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COLUMN: Everything about the osprey is legitimate, but fishy

The osprey is a large, flexible-winged hawk you can see over Salem. One may cruise above the Willamette, or be checking for fish at any local reservoir. Osprey feathers are dark brown (often seeming black) and white. 

Along the Oregon Coast, osprey fish bays and estuaries, even the nearshore Pacific.  One watches for movement beneath the surface, dives, and often catches its next fish. Sometimes the osprey plunges beneath the surface. No worry, this bird is especially waterproof and padded against injury. The wing tips may first resurface. Then those wings will soon lift the whole bird and its fish out of the water. The fish is carried in locked talons, head-first beneath the bird’s belly. Fish is nearly the entire osprey menu.

Osprey nest here in the Willamette Valley, and over most Oregon, wherever a fish-rich lake or river is nearby. Osprey build large, unruly stick piles for nesting. They will use tall trees, cliffs, and artificial platforms. A nest may be re-used for generations. In every case the nest needs to be high, safe from climbing predators and within commuting distance to good fishing. Strong, able fliers, osprey are fine with winging several miles from a nest to fish, then back. The food is so rich and protein-filled that an osprey can afford a twenty-mile round-trip commute for food. Most birds eating smaller, less rich fare must feed nearer to home.

The osprey will leave our valley before winter and return around March. There are three known nest sites in urban Salem: one at South Salem High School, another near the airport and one at the Audubon Nature Reserve in west Salem. There are more nests along the Willamette including Minto-Brown Island park, the Wheatland Ferry crossing and Buena Vista ferry crossing.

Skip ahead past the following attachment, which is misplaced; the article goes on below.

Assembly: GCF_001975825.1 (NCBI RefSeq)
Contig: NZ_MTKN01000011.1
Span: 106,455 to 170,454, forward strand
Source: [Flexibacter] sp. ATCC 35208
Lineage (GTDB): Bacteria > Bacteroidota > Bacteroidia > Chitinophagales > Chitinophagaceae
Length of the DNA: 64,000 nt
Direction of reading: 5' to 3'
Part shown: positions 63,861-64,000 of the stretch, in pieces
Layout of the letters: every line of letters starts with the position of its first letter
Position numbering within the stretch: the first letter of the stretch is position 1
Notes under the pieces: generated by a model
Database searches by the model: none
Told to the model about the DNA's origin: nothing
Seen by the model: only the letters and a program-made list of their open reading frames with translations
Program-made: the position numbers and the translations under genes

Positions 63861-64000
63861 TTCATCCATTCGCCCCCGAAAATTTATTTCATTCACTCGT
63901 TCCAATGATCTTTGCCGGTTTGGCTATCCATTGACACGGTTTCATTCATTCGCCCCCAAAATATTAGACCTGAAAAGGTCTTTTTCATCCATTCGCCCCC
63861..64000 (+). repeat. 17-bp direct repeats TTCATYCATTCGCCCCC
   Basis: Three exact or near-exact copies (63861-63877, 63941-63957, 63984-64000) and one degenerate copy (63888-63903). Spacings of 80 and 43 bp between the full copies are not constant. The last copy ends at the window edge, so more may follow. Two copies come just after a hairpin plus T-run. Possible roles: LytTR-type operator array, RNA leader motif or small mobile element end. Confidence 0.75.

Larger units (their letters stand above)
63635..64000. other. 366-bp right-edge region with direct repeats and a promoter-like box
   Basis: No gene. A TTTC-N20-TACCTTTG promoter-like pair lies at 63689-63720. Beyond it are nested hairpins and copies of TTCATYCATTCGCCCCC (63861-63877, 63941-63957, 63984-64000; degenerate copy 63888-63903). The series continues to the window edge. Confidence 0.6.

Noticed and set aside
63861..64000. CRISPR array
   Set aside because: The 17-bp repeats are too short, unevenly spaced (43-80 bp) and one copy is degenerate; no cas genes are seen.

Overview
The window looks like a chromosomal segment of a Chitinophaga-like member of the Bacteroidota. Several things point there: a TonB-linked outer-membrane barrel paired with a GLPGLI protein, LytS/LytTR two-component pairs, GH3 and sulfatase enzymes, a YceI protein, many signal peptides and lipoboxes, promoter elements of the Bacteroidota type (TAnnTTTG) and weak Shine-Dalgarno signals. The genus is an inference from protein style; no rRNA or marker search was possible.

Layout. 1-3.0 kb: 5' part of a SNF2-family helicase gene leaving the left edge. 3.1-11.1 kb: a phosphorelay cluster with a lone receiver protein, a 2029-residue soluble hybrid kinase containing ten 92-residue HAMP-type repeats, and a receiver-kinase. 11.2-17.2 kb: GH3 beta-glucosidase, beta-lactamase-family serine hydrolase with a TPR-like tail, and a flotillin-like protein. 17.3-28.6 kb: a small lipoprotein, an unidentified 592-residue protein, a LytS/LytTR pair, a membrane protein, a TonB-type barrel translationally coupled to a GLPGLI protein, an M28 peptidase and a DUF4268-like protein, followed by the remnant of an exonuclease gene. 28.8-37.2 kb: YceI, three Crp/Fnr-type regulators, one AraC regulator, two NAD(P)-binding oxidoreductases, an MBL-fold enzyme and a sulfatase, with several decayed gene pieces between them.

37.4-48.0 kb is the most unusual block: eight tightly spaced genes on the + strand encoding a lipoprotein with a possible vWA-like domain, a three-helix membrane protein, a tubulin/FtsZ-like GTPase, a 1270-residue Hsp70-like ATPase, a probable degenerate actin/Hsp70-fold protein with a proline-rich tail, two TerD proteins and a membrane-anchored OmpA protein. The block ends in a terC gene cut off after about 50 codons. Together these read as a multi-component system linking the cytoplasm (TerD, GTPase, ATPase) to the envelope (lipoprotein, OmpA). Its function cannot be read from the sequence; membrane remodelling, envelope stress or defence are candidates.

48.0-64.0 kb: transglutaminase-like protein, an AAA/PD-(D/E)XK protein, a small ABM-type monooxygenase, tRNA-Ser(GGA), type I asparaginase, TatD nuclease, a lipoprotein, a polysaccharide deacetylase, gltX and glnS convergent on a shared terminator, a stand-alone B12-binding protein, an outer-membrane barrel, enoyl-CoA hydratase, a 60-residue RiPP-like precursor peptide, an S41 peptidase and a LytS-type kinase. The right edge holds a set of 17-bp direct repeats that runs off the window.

Some osprey facts:

  • The osprey has been Oregon’s state raptor since 2017
  • It is one of very few bird species found on every continent except Antarctic. Where there are fish, there shall be osprey to eat some.
  • Their eyesight is superb, taking perfect measure of refracted light so the bird knows where the fish is, not where the light pretends it is.
  • The osprey toes have barbed pads so they can grip the fish through its natural slime, and the osprey’s locked grip rarely fails.
  • In 1972 the U.S. banned most uses of DDT, an early, popular pesticide. It was shown that DDT impaired some alpha predators from successful breeding—brown pelicans, bald eagles, osprey. Since the ban, the U.S. osprey population has rebounded.
  • It’s been estimated a 20 year old osprey may have flown 200,000 miles it its lifetime. 
  • Many North American osprey go to South America over our winter. They do not ice fish.

This video by Lee French shows an osprey with lamprey, seen over the mouth of the Rogue River at Gold Beach in early August.

Correction: This article was updated to correct the location of the Audubon Nature Reserve. It is in west Salem, not east Salem.

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Harry Fuller is an Oregon birder and natural history author of three books: “Freeway Birding,” "Great Gray Owls of California, Oregon and Washington," and "San Francisco's Natural History--Sand Dunes to Streetcars." He leads birding trips for the Malheur Field Station. He is a member of the Salem Audubon Society, and leads bird trips locally.

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